SPRINGFIELD – State Senator Rob Martwick (D-Chicago) passed a measure Monday that creates transparency regarding the true conditions of the Chicago firefighter pensions system and provides an accurate path for stability.
“This legislation shines a light on the true financial condition of the fund and prevents the city from intentionally kicking the can down the road and forcing bigger tax increases in the future,” Martwick said. “The only way to truly fix our finances is to first acknowledge the true depth of the problem.”
House Bill 2451 removes outdated language that understates the true value of the pension benefit paid to firefighters while allowing the city to structurally underfund its payments. Two firefighters could have started on the force the same day, but could receive different benefits based on their dates of birth.
“This is about creating transparency, securing funds and stabilizing the budget,” Martwick said.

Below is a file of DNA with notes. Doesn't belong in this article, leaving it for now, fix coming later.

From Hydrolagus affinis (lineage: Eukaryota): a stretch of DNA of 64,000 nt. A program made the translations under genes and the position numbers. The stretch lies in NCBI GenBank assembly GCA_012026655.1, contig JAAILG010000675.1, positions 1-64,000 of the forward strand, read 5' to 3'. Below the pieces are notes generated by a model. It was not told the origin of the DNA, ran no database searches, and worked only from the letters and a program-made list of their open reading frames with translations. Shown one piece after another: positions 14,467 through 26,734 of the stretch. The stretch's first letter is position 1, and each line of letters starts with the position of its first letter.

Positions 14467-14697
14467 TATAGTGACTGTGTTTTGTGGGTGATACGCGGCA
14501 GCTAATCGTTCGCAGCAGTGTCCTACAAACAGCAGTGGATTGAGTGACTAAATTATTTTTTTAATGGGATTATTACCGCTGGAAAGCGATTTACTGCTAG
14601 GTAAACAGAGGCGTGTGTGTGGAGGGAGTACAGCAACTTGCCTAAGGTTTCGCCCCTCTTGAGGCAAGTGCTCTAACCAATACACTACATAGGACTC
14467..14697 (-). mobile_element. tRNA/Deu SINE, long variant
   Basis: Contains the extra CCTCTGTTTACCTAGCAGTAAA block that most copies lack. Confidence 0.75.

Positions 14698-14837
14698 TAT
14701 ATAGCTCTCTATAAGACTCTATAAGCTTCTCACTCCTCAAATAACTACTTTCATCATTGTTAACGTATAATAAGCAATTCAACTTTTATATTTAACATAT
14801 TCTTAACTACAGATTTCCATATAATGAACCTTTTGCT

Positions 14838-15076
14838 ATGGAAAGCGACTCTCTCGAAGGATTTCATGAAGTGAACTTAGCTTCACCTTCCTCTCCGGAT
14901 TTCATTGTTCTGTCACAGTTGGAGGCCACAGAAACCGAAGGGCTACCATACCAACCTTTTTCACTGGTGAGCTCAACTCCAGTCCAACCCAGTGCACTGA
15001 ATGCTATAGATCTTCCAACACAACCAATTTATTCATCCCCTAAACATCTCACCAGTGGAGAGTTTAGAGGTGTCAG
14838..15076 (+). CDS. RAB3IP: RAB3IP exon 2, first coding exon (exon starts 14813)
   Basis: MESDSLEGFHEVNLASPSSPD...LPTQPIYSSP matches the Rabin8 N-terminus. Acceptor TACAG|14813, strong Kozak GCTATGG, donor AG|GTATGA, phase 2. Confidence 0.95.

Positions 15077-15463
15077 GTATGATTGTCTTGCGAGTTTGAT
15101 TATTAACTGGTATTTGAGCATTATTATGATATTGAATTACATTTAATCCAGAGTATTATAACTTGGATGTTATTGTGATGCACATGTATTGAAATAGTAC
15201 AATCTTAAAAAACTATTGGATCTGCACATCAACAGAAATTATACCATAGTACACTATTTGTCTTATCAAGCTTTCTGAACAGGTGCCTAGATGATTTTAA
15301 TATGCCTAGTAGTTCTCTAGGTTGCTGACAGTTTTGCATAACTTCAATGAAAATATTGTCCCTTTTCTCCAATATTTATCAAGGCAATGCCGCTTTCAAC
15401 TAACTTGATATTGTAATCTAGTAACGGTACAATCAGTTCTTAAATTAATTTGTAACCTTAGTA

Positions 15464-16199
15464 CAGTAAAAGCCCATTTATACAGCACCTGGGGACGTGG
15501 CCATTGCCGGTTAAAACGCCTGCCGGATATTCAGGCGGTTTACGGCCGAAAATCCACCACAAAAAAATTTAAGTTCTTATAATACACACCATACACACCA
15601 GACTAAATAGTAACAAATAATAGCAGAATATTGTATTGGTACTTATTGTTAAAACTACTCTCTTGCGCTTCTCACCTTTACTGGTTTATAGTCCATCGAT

For nearly 40 years, the city and General Assembly have granted a retirement benefit to firefighters that is greater than what they are paying for.
Additionally, after hearing stories of firefighters who were denied disability benefits after getting COVID-19 on the job, Martwick also voted in favor of House Bill 4276.
The measure – which extends protections passed in the spring by six months – gives an additional 60 days of paid disability leave to people whose recovery from a line-of-duty physical injury was halted due to COVID-19. The bill also gives survivors of Chicago police officers, firefighters and paramedics who die from COVID-19 associated death benefits.
Furthermore, it allows employees to qualify for workers’ compensation benefits if they contract COVID-19.
“First responders put themselves at great risk of harm every day, but especially during the ongoing public health crisis,” Martwick said. “They deserve the peace of mind that they have protections if they get sick, and if – God forbid – something happens to them, that their loved ones will be entitled to death benefits.”
HB 2451 has passed both Houses of the General Assembly, while HB 4276 returns to the House for further consideration.